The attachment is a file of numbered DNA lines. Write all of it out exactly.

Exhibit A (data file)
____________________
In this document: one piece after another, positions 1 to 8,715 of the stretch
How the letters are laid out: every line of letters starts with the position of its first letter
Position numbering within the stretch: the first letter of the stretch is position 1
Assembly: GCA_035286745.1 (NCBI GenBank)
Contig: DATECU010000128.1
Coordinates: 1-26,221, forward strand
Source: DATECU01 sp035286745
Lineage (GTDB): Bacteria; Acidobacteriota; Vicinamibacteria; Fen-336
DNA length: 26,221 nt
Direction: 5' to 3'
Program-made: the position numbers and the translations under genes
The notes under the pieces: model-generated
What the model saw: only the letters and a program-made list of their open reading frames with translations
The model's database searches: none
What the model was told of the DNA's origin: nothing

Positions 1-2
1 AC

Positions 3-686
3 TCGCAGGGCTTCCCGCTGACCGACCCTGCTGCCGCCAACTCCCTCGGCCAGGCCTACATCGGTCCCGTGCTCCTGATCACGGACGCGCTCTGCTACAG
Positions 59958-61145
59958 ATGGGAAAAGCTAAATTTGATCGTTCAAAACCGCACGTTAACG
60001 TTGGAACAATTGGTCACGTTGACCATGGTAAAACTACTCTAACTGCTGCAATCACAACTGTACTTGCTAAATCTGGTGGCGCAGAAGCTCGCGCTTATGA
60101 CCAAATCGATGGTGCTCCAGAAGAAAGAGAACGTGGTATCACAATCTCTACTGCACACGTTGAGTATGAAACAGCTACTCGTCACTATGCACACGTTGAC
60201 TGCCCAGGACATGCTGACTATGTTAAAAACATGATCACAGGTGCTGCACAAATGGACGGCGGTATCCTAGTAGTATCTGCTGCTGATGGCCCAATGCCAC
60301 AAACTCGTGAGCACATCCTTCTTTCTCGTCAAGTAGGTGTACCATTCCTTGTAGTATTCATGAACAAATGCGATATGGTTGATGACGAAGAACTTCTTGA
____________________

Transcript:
In this document: one piece after another, positions 1 to 8,715 of the stretch
How the letters are laid out: every line of letters starts with the position of its first letter
Position numbering within the stretch: the first letter of the stretch is position 1
Assembly: GCA_035286745.1 (NCBI GenBank)
Contig: DATECU010000128.1
Coordinates: 1-26,221, forward strand
Source: DATECU01 sp035286745
Lineage (GTDB): Bacteria; Acidobacteriota; Vicinamibacteria; Fen-336
DNA length: 26,221 nt
Direction: 5' to 3'
Program-made: the position numbers and the translations under genes
The notes under the pieces: model-generated
What the model saw: only the letters and a program-made list of their open reading frames with translations
The model's database searches: none
What the model was told of the DNA's origin: nothing

Positions 1-2
1 AC

Positions 3-686
3 TCGCAGGGCTTCCCGCTGACCGACCCTGCTGCCGCCAACTCCCTCGGCCAGGCCTACATCGGTCCCGTGCTCCTGATCACGGACGCGCTCTGCTACAG
Positions 59958-61145
59958 ATGGGAAAAGCTAAATTTGATCGTTCAAAACCGCACGTTAACG
60001 TTGGAACAATTGGTCACGTTGACCATGGTAAAACTACTCTAACTGCTGCAATCACAACTGTACTTGCTAAATCTGGTGGCGCAGAAGCTCGCGCTTATGA
60101 CCAAATCGATGGTGCTCCAGAAGAAAGAGAACGTGGTATCACAATCTCTACTGCACACGTTGAGTATGAAACAGCTACTCGTCACTATGCACACGTTGAC
60201 TGCCCAGGACATGCTGACTATGTTAAAAACATGATCACAGGTGCTGCACAAATGGACGGCGGTATCCTAGTAGTATCTGCTGCTGATGGCCCAATGCCAC
60301 AAACTCGTGAGCACATCCTTCTTTCTCGTCAAGTAGGTGTACCATTCCTTGTAGTATTCATGAACAAATGCGATATGGTTGATGACGAAGAACTTCTTGA